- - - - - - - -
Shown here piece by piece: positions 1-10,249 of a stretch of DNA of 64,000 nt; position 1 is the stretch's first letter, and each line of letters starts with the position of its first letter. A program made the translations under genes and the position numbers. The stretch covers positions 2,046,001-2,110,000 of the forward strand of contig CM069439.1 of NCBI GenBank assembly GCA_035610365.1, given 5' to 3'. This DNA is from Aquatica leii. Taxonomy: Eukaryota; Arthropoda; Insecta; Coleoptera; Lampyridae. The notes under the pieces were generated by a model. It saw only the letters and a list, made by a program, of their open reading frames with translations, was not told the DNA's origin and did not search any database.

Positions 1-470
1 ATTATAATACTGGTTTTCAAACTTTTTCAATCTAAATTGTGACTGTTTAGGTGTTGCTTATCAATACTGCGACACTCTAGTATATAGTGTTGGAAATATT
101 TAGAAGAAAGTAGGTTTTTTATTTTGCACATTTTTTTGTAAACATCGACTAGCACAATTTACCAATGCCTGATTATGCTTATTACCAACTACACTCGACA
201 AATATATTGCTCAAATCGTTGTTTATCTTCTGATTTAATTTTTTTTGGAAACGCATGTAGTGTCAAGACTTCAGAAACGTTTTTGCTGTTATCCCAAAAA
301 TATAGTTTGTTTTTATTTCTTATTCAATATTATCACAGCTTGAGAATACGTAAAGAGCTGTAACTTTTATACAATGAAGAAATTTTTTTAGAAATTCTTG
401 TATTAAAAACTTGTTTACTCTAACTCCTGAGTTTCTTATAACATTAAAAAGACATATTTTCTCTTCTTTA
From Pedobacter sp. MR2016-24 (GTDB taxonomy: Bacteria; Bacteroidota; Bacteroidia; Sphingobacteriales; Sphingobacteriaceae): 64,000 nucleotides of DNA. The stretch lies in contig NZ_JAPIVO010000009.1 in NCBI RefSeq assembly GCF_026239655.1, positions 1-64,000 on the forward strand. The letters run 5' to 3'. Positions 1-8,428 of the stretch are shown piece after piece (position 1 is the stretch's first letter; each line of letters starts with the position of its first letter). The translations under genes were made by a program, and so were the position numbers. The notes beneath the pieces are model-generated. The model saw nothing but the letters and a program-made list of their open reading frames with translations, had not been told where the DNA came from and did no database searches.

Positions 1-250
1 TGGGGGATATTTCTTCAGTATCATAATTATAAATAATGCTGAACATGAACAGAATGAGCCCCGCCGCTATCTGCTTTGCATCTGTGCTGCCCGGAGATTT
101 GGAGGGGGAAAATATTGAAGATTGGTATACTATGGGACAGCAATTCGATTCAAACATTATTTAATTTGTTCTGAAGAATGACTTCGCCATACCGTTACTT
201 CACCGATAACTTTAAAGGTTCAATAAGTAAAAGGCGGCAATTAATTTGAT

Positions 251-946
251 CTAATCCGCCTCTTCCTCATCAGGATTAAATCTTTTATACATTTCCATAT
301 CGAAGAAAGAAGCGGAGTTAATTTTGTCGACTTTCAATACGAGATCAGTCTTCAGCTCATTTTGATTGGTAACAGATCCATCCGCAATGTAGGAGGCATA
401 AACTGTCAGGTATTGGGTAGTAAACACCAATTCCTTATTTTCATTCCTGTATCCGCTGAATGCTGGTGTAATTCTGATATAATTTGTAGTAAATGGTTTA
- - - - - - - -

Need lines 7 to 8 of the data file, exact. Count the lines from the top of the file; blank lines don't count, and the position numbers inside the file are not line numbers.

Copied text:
401 TATTAAAAACTTGTTTACTCTAACTCCTGAGTTTCTTATAACATTAAAAAGACATATTTTCTCTTCTTTA
From Pedobacter sp. MR2016-24 (GTDB taxonomy: Bacteria; Bacteroidota; Bacteroidia; Sphingobacteriales; Sphingobacteriaceae): 64,000 nucleotides of DNA. The stretch lies in contig NZ_JAPIVO010000009.1 in NCBI RefSeq assembly GCF_026239655.1, positions 1-64,000 on the forward strand. The letters run 5' to 3'. Positions 1-8,428 of the stretch are shown piece after piece (position 1 is the stretch's first letter; each line of letters starts with the position of its first letter). The translations under genes were made by a program, and so were the position numbers. The notes beneath the pieces are model-generated. The model saw nothing but the letters and a program-made list of their open reading frames with translations, had not been told where the DNA came from and did no database searches.